I was becoming increasingly interested in more electronic music having been drawn in by New Order’s album, “Power, Corruption And Lies” the previous year. Working independently of the club band, I’d managed to borrow a Boss DR-55 drum machine from somewhere (without the User Guide!) and learned how to programme it. I’d written a couple of songs using the machine as backing and went to record them at a studio run by a bloke called Tony Harper. He was apparently an old friend of my dad’s from the steelworks and had set up some equipment in a quite large shed in his back garden on Upper Wortley Road. It took a couple of nights to record and I would come out late at night, reeking of pipe smoke, having been regaled with stories of how he’d written songs for his mate Lonnie Donegan. He may well have done that, but he didn’t have a clue about electronic music and I was massively underwhelmed with the results.
I’d also bought a little Casio VL-Tone VL-1 keyboard with which you could produce some great, weird noises as well as a few basic rhythms. Every summer, the Rotherham Local Education Authority held a Children’s Music Festival where, for three days, there was a mass sing in the evening for participating schools and a chance for smaller groups of children to perform to each other in the afternoons. I was running a lunchtime guitar club and started using the VL-Tone for the children to play along with. I took the group to perform at the festival on one of the afternoons. When we finished, the lady organising it, for whom a school singing songs by The Beatles was quite ‘modern’ responded with, “Well, thank you. That was certainly…different.”
Towards the end of the year I bought “The Age Of Consent” by Bronski Beat. The album featured the heavy use of electronic sounds, quite at odds with the guitar music of bands like The Smiths and U2 and was very much “pop” but with a social conscience and a dark, political edge. This was particularly evident on the tracks “Why?” and “Smalltown Boy” with their sparse bass lines, metronomic drums and Jimmy Somerville’s soaring vocals. Don, a really good friend who was quite a bit older than me, was in the CID in Rotherham and had a number of euphemisms for gay men, none of them complimentary, so wouldn’t even listen to the band – we agreed to differ on the matter.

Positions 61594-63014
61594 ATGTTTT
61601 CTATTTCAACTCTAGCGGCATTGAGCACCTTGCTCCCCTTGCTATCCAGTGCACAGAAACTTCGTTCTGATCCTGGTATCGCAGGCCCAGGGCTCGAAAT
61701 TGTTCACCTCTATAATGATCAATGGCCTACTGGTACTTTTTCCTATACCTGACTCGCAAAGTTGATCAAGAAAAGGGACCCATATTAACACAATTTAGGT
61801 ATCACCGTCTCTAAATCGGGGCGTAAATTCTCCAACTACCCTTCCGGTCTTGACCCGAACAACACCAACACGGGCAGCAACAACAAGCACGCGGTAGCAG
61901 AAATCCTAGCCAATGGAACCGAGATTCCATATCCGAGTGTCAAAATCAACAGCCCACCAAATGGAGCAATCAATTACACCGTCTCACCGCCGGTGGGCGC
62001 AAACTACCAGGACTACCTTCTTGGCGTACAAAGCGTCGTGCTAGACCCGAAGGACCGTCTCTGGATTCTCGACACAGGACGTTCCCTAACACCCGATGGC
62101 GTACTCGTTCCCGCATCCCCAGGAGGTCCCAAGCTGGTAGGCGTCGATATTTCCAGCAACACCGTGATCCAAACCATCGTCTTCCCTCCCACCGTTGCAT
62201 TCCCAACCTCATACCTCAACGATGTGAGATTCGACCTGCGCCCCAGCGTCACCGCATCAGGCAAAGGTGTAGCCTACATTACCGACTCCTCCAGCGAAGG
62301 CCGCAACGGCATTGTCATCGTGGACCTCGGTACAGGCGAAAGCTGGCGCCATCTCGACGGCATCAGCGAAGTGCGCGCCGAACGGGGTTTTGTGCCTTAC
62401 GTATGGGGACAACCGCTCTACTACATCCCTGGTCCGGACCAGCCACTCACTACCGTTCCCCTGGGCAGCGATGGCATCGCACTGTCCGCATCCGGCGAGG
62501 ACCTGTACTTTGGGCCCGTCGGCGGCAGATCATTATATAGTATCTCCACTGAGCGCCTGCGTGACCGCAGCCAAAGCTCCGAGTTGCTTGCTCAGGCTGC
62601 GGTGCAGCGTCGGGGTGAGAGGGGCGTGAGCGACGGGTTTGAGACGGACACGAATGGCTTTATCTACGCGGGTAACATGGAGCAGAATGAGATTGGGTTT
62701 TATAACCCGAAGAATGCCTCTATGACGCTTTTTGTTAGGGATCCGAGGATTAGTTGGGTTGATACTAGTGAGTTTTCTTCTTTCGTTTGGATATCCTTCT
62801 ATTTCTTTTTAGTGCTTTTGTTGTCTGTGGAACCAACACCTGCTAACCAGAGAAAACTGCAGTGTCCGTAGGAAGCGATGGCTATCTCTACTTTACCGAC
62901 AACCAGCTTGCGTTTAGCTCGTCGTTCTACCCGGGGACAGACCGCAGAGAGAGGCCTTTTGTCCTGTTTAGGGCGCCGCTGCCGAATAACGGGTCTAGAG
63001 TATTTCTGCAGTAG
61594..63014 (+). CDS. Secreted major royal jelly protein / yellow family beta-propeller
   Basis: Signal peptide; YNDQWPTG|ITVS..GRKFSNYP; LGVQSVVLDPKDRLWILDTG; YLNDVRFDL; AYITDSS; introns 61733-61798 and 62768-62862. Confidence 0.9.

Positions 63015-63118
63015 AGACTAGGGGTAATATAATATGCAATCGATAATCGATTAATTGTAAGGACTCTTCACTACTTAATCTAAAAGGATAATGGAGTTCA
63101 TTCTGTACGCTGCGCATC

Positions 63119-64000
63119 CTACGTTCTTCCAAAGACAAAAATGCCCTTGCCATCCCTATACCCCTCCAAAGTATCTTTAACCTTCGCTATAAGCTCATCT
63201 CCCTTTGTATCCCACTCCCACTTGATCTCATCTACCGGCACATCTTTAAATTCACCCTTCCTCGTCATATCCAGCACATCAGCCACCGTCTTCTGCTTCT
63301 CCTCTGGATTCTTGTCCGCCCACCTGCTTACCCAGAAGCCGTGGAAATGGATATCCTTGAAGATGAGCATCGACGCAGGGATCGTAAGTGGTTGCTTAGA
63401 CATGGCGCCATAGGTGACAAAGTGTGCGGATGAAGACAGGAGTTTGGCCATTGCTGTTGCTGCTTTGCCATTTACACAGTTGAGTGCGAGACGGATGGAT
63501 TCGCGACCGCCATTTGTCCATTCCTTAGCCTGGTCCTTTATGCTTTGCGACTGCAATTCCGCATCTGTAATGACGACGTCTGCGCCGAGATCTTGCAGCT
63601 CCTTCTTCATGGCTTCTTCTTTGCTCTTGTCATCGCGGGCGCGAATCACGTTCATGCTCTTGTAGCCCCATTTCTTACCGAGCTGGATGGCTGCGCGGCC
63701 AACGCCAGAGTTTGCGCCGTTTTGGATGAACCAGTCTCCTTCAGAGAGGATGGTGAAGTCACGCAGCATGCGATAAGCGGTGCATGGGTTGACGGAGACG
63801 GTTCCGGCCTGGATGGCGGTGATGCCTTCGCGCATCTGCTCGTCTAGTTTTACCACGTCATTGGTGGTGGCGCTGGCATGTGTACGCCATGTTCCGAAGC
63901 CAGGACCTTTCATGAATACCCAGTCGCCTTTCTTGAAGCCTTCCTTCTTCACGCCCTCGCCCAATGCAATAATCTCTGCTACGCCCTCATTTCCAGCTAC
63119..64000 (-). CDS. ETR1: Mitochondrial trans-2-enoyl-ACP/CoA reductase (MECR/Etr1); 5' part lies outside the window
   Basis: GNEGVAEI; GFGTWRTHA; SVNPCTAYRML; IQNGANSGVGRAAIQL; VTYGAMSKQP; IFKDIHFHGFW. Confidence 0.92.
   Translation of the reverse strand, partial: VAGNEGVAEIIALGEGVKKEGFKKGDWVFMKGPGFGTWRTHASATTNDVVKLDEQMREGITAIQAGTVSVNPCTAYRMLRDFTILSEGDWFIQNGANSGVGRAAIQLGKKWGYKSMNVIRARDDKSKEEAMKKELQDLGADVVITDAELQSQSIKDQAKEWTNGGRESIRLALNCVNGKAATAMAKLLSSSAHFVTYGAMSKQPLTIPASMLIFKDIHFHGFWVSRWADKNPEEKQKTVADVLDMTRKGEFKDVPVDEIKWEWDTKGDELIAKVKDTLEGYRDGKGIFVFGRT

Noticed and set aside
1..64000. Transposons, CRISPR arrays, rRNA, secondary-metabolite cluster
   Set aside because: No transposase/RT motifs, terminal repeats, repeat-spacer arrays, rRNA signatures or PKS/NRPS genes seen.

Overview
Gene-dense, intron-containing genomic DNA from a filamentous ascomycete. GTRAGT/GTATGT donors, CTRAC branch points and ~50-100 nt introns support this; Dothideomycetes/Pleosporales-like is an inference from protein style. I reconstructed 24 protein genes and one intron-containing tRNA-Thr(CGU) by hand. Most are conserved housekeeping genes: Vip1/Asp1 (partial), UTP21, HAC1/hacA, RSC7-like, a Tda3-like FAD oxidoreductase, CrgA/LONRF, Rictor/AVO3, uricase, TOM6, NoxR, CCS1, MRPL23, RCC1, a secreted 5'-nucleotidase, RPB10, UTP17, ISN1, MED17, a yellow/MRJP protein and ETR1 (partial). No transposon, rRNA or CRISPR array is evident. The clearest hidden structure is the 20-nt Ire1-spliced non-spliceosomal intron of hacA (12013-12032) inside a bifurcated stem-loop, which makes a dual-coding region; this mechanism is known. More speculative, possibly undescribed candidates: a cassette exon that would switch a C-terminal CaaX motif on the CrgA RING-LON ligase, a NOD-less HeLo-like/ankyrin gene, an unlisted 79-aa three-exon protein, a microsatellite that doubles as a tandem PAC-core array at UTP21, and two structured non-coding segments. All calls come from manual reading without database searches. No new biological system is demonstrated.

It was Don who’d managed to retrieve the television set that had been stolen from our new house when we’d been burgled a few months earlier. He’d found it in a second-hand shop down in Swinton that was run by Vasso Lil, a well known receiver and dealer in stolen goods.
He’d also signed us in to go and have a drink in the bar at Main Street Police Station one night. It was more than a little disconcerting when he proudly showed us a huge, framed aerial photograph of the police operation at the so called “Battle Of Orgreave” that was such a major event during the Miners’ Strike. Everyone round Rotherham knew it was officers drafted in from The Met who’d caused all the real violence and it seemed wrong to have a picture of it on display.
Grahame, the keyboard player in our band, had been asked by the music teacher at St.Bernard’s School to be the sound engineer at their Christmas Review. He asked me to help him set things up and do the mixing whilst he organised the instrumental side of things. During the technical rehearsal, the teacher at the school said that one of the pupils wanted to sing “In The Air Tonight” by Phil Collins and, whilst he could play the keyboards and had the necessary drum machine, he had no idea how to programme it. It was a Boss Dr. Rhythm DR 110 which had come out the year before and which I’d never even seen, but I said I’d have a go. I really don’t like the song, apart from the iconic drum break, but was so pleased with myself for working out how to do it and the machine sounded fantastic when played through the PA system. The singing wasn’t very good but I’d done my bit!